examination of the complex structure of our strategic sealift
capability as well as a critical analysis of its performance
during Operation Desert Shield/Desert Storm.
     DOD's transportation system is managed by the United
States Transportation Command (USTRANSCOM).   One of eight
Unified Commanders established in 1987, USTRANSCOM's mission
is to provide global air, land, and sea transportation to meet
national security objectives.   The three components  that
comprise this organization are the Military Airlift Command
(MAC), the Military Traffic Management Command (MTMC), and the
Military Sealift Command (MSC).  MAC and MTMC deal with air
and land transportation requirements while MSCmanages sealift
     The Military Sealift Command is responsible for ocean
transportation of DOD supplies and equipment in both peace and
war.  The origins of MSC date back to World War II when four
separate government agencies controlled sea transportation.
In the reorganization of America's defense structure in 1949,
DOD ocean transportation was placed under a single U.S. Navy
agency, the Military Sea Transportation Service.(2:3)   In
1970,  the agency's name was changed  to Military Sealift
     MSC operates  its ships in three separate forces--the
Naval Fleet Auxiliary Force, Special Mission Support Force,
and the Strategic Sealift Force.  Collectively these forces
comprise the MSC controlled fleet.
     The Naval Fleet Auxiliary Force provides direct support
to Navy combatant ships at sea.  This force of 48 government
owned vessels includes oilers, ammunition ships, stores ships,
surveillance ships, and ocean tugs that work directly with the
active fleet. (2:10)
     The Special Mission Support Force of 22 government owned
vessels carries out a variety of specialized missions such as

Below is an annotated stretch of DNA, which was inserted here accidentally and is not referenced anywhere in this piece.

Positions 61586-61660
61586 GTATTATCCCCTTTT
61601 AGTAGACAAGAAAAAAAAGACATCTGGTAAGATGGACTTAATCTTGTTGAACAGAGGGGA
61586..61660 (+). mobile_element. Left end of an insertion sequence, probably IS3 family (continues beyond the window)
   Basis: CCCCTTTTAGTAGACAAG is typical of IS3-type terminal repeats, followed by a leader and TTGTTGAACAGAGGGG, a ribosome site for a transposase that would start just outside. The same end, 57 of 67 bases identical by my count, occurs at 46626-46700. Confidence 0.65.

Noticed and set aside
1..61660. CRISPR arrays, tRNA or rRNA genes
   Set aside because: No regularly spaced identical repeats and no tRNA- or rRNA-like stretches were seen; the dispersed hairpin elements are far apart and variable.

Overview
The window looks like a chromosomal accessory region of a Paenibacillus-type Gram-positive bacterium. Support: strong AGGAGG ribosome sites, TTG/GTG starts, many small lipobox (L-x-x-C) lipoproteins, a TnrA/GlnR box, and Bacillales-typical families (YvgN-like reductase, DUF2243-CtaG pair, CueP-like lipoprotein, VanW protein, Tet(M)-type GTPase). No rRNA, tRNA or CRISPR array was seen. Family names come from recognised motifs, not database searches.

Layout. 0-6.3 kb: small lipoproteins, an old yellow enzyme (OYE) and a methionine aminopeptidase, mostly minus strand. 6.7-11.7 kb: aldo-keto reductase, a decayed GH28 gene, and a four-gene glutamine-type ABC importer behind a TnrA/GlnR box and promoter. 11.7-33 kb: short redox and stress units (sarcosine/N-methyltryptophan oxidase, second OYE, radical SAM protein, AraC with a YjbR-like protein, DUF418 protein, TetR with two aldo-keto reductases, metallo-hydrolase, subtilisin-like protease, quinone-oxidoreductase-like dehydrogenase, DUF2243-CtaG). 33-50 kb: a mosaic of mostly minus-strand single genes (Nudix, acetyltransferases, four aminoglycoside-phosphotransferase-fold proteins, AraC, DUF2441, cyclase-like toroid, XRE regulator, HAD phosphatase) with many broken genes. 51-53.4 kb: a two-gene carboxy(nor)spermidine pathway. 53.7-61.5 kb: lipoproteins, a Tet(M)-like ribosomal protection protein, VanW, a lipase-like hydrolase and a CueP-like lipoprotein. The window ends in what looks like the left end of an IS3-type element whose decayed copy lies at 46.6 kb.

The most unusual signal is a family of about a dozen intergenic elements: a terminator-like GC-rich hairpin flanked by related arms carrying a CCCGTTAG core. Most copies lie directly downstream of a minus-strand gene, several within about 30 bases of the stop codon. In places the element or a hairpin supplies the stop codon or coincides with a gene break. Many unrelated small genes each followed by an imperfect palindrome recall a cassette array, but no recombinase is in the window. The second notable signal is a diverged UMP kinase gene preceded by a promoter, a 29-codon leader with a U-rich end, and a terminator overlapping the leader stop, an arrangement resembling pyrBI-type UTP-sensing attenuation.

oceanographic research, missile tracking, and cable laying and
repair. (2:10)
     The  Strategic  Sealift  Force  (SSF)  provides  sea
transportation of materials and supplies for all the military
services in peace and war.  The SSF is sized annually based on
anticipated requirements and is comprised of privately owned
as well as government owned vessels.  At the end of fiscal
year '90, the SSF contained 171 vessels of which 56 were
government owned and 115 were privately owned.(2:10)
     MSC's strategic sealift mission is its predominant task
in terms of ships, manning, and expenditures.   Providing
sealift during peacetime is a fairly routine process that
employs  regularly  scheduled  U.S.  flag  liner  ships  and
privately owned dry cargo ships and tankers under long-term
charter to the U. S. Navy.  This combination of ocean liners
and chartered ships  provides the necessary DOD peacetime
sealift  of  cargo  that  includes  ammunition,  sustainment
supplies, and petroleum products.
     Although MSC has ample access to sealift assets  in
peacetime, a war or contingency situation would dramatically
increase the demand for military shipping.   As shown, MSC
relies heavily upon the U.S. maritime industry to get the job
done.   This Navy/Maritime industry  relationship has  long
existed and is not uncommon throughout the world's developed
nations.  It reflects the simple economic fact that maritime
nations must depend upon a strong merchant marine to provide
shipping in time of war. No maritime nation could financially
afford to own and lay-up the shipping assets required to meet
its wartime needs.  Hence, our heavy reliance upon the U.S.
Merchant Marine.   However, this is an industry in serious
     The decline in the U. S. maritime industry is not new nor
has it gone unnoticed.  Unfortunately, despite various fixes
over several decades the decline has continued.  U.S.-flag
shipping has been declining at an alarming rate partly due to
economic and political considerations, but primarily from the
growth of foreign competition.
     There are approximately 360 active, privately owned ships
flying the U.S. flag.  At the end of World War II, that number
was 2,114.(16:49)  Similarly, from 1970 to 1990, the number of
U.S. merchant seagoing billets shrunk from 69,000 to about
10,000.(16:50)  The Commission on Merchant Marine and Defense
projects that by the year 2000 the number of active U.S.
commercial ships will have declined to 217, with only 5409
billets available for merchant seamen, whose average age will
be over 65.(16:50)  It is important to also realize that fewer
than  two-thirds  of  these  ships will  offer any military
     From an economic perspective,  it  has  simply  become
cheaper for American shippers to use foreign-flag  ships.
Maritime  union  wage  pressures,   in  combination  with